CEO: the soul of today's brands.
Here's what's more difficult. Today's CEOs must now worry most about the thing that is the least tangible, least black and white, and most vulnerable to any misstep on their part: the brand.
Today's CEOs have to deal with brand management in a way that past generations never did. This is no longer a task that can be handed down to the marketing director or the head of advertising. In the evolution of business the brand has become the single most important asset the CEO has to manage. It influences everything from sales to hiring to retention. It is the emotional connection customers have with any enterprise. And, above all, it is often the only proprietary equity a company has in a world where the competition can, on average, match any product advantage in the space of six months.
Managing the business as a branded equity presents both a tremendous personal responsibility and a great opportunity. Let's consider the personal liability first, because it is an ugly and surprising new aspect to brand management. Today's brands are, rightly or not, inextricably linked to the CEO's image and behavior. Just as positive behavior has the potential to halo a brand, every CEO misstep is a potential blight oil the brand, because consumers have a near impossible time distinguishing between the two.
And how can they help it? We live in a different world today. Business news has become general news. People have developed a voracious appetite for information about companies and their leaders. All business news, all the time. And thanks to cable and the Internet, if you've got a product problem, the news is instantaneous, and the CEO better be there with an answer. Worse still, if the CEO is the problem--indictments always get good ratings--the brand will take a pounding along with your stock.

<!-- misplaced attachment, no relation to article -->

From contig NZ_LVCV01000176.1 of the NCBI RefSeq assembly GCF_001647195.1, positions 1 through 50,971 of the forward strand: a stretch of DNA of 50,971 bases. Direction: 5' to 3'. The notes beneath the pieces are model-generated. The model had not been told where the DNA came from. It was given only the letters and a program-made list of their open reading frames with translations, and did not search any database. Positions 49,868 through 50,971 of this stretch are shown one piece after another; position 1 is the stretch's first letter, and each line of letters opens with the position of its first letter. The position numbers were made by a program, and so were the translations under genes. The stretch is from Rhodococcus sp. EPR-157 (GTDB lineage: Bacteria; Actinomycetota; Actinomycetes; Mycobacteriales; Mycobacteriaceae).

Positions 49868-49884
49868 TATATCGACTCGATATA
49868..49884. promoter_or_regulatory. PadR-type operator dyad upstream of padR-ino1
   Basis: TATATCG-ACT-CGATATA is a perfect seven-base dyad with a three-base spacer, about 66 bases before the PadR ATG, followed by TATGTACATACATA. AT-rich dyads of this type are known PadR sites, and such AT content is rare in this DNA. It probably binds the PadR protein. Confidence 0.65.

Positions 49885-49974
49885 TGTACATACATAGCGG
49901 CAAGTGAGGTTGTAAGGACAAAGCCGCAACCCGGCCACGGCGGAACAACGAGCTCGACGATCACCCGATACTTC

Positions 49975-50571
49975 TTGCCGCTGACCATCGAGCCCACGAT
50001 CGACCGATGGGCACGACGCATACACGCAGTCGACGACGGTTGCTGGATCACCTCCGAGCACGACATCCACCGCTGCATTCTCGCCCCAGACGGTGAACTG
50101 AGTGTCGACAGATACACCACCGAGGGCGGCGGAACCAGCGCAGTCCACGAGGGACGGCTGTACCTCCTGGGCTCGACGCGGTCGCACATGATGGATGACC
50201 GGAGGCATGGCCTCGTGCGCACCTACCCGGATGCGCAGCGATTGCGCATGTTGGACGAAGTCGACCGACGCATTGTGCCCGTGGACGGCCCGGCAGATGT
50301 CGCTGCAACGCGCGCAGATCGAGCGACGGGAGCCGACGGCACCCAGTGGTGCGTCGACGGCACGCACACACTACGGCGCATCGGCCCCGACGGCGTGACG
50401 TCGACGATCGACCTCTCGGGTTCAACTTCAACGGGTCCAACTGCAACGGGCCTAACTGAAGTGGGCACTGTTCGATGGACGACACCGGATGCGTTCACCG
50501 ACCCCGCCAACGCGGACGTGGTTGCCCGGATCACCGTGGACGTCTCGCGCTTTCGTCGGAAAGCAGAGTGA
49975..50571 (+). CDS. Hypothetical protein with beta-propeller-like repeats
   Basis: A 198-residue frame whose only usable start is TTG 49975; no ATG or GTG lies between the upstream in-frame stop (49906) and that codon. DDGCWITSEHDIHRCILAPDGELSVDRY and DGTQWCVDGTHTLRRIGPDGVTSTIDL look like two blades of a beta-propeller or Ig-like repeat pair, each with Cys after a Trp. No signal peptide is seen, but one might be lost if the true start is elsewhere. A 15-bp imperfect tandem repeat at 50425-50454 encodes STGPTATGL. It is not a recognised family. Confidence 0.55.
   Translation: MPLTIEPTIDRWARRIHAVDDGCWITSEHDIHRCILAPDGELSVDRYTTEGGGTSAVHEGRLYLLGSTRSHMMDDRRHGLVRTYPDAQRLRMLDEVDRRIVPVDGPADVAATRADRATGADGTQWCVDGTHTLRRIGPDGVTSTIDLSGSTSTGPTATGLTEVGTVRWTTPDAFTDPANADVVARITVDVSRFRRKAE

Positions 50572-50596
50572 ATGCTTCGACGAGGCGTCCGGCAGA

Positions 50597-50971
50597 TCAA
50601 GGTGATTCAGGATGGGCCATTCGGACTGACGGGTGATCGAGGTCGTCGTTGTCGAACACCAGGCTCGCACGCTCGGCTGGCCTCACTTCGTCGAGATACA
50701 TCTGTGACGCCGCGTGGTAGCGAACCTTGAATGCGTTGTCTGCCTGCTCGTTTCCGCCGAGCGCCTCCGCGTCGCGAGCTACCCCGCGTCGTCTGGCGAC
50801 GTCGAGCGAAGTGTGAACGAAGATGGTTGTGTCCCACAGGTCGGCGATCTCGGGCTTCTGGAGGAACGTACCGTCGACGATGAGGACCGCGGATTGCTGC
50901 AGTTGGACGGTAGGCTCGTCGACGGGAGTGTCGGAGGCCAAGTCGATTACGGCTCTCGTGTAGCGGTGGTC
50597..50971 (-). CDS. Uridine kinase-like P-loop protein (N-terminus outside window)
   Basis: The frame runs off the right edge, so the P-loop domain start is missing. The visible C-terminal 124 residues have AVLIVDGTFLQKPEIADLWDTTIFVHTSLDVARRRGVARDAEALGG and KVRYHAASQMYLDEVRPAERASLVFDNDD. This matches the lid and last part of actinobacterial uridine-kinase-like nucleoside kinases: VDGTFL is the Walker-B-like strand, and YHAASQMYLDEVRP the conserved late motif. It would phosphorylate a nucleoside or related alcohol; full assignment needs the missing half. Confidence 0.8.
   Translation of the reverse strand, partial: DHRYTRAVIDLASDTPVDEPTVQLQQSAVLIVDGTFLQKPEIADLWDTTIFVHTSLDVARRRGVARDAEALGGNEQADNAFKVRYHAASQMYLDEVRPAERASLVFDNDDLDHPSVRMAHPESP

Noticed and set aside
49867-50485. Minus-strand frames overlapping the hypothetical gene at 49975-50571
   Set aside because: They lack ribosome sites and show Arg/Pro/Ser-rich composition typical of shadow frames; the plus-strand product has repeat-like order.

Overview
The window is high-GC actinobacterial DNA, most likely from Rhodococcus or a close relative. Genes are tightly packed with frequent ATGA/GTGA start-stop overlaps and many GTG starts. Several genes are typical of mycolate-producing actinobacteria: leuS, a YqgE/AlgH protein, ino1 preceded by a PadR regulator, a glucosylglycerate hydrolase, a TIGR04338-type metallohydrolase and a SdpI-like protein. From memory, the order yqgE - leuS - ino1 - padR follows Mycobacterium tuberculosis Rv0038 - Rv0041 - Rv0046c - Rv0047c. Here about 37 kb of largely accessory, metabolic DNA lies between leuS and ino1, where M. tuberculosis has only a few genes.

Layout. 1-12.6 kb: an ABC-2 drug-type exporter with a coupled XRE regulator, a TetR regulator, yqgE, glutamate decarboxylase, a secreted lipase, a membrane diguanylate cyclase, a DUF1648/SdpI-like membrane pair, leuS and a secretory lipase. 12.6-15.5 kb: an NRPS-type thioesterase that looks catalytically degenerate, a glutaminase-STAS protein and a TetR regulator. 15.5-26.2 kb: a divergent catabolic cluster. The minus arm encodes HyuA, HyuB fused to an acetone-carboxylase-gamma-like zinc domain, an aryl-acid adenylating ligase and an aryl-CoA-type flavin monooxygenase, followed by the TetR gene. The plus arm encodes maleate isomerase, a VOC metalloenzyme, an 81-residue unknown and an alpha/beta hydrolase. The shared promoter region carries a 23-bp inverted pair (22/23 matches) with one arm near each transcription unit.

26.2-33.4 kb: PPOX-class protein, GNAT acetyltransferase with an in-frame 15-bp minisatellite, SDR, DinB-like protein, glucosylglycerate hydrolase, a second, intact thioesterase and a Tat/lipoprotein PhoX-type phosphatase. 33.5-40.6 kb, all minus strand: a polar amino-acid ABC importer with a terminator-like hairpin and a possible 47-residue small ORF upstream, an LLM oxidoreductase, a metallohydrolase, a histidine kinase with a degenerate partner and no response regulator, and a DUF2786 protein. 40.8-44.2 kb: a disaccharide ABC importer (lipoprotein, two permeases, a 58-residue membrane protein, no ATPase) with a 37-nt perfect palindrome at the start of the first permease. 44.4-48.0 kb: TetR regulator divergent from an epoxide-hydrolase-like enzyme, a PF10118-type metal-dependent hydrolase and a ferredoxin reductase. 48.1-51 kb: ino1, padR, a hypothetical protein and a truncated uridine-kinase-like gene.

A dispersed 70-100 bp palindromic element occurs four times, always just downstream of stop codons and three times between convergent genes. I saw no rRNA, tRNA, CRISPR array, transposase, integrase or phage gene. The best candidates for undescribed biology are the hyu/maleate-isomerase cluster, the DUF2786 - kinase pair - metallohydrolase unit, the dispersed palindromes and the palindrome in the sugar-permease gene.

Labor issues, for example, aren't just labor issues anymore; they're brand issues. Take the potential class-action lawsuit that Wal-Mart now faces, which alleges the retailing giant discriminates against its female employees. That is a profound brand issue and has broad implications for a brand as respected and beloved as Wal-Mart is by so many women. It's the kind of problem a CEO cannot just pass on to lawyers and HR directors.
In the best-managed companies, the CEOs take full responsibility for the brand. You can see it in their actions. American Express, for example, is a brand delivered through the everyday experience between the company and its cardmembers. Ken Chenault recognized that all the great advertising in the world wouldn't mean anything unless the people who actually talk to cardmembers understand the American Express brand. So he goes out and talks to telephone supervisors. He makes sure they understand the American Express brand, that it's a promise they must deliver. It's interesting that while a lot of CEOs get personally involved in the advertising, very few get down and rub shoulders with the people who actually deliver the brand.
Having a clear brand message can also be an effective way to create coherence around a complex set of ideas, and it can create a common bond that can give any company a truly competitive advantage. Lord John Browne of BP, for one, is using his brand brilliantly to get his people focused on the next chapter for his company. In a world where energy will always be needed, BP is moving Beyond Petroleum to meet that need. Two small words define the brand and tell the world, and BP's own people, where the future lies.
Having a coherent brand message and strategy will also help U.S. CEOs make a successful go of it in other regions. Becoming a successful global brand is not about taking a product and simply exporting it to another country. It's about understanding the core truths of any brand, and then making that brand relevant to local markets.
In developing countries this is extremely important. KFC has been successful in China because the company recognized that the KFC brand is more than just a chicken dinner. It's about quality food experience in a quality environment, so they can offer rice on the menu without changing the brand. They've taken the core of the brand--you could argue, the Colonel's values--and applied it to local food. A thousand stores later say that's the right strategy.
Without that strong brand, I don't know how it's possible to fight in today's environment. There are very few other barriers to competition. The best CEOs will take ownership of their brands and will spend a disproportionate amount of time worrying about them, nurturing them and proselytizing about them. And they will reap the rewards of a knowledgeable, dedicated workforce who can deliver the brand, and a loyal, happy base of consumers who in turn do the brand advertising for them.
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|Title Annotation:||CEO Agenda 2004|
|Publication:||Chief Executive (U.S.)|
|Date:||Dec 1, 2003|
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